But of the library, at least from this vista, there as no sign. Finally, the bus pulled smoothly to a stop in front of a covered, glassed-in bus stop. Brushed aluminum walls, shiny and new, faced the far side of the terminal, and a big sign over a double wide, open door said, “City Library.” But, from her viewpoint on the window seat of the second level of the articulated, double-decker Number 42 bus, Charlotte could see nothing. 

Naturally, Charlotte hurried down to the pavement. Swinging her “umbrella” on its shoulder strap, she hurried to the door. And collided with Brian’s back.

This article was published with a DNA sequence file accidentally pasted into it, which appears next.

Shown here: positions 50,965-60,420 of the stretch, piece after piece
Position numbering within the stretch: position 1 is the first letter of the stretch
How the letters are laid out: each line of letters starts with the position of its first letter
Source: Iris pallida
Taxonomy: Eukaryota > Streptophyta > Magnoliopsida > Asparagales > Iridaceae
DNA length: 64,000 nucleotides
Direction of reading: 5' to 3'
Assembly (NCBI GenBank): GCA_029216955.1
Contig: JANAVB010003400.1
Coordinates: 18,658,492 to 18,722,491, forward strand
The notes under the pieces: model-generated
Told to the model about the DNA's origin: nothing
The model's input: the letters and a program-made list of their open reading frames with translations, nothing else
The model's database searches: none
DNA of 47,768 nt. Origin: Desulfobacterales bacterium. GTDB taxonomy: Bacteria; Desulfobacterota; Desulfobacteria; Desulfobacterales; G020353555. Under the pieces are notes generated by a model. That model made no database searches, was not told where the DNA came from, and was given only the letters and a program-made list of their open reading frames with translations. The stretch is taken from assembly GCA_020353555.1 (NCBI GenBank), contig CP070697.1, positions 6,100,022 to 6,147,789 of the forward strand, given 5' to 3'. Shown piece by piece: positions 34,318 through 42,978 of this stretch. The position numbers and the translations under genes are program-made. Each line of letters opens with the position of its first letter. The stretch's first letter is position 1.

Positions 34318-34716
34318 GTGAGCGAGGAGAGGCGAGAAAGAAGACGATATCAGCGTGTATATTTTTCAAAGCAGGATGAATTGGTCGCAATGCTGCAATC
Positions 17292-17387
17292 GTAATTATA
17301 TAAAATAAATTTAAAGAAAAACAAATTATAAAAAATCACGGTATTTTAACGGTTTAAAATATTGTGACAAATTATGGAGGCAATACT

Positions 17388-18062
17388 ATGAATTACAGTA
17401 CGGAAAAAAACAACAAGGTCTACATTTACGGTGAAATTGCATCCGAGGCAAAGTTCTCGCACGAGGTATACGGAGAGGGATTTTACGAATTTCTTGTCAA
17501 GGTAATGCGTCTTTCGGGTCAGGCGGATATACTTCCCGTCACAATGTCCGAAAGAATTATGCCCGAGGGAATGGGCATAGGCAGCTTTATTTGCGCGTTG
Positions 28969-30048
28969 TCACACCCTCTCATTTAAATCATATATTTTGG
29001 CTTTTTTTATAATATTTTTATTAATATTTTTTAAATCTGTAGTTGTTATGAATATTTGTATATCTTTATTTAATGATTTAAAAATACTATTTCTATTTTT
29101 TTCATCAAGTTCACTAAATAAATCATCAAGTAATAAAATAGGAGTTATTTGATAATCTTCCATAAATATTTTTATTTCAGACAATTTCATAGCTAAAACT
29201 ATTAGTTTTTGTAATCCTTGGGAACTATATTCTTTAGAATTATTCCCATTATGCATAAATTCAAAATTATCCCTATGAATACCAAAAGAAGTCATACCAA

Charlotte had a moment. A moment to notice Brian’s perfect, black hair, which fell in a tangle all the way to his shoulders in the hockey player cut –long in the back, clipped short on the sides, and, she knew, although she could not see, teased into bangs that fell over his deep, grey eyes in the front. A moment to notice his dark green, woollen trenchcoat, which hung to his knees and smelled, somehow, both clean and smoky at once, like caravan tea. A moment, then, to notice the other smells of the street, the delicious scent of cooking. 

But only a moment, because then her gaze rose to eye level, well over Brian’s shoulder. Charlotte had a moment to throttle the helpless sense of being too tall, too gawky. But only a moment. Because, at last, she saw the Library.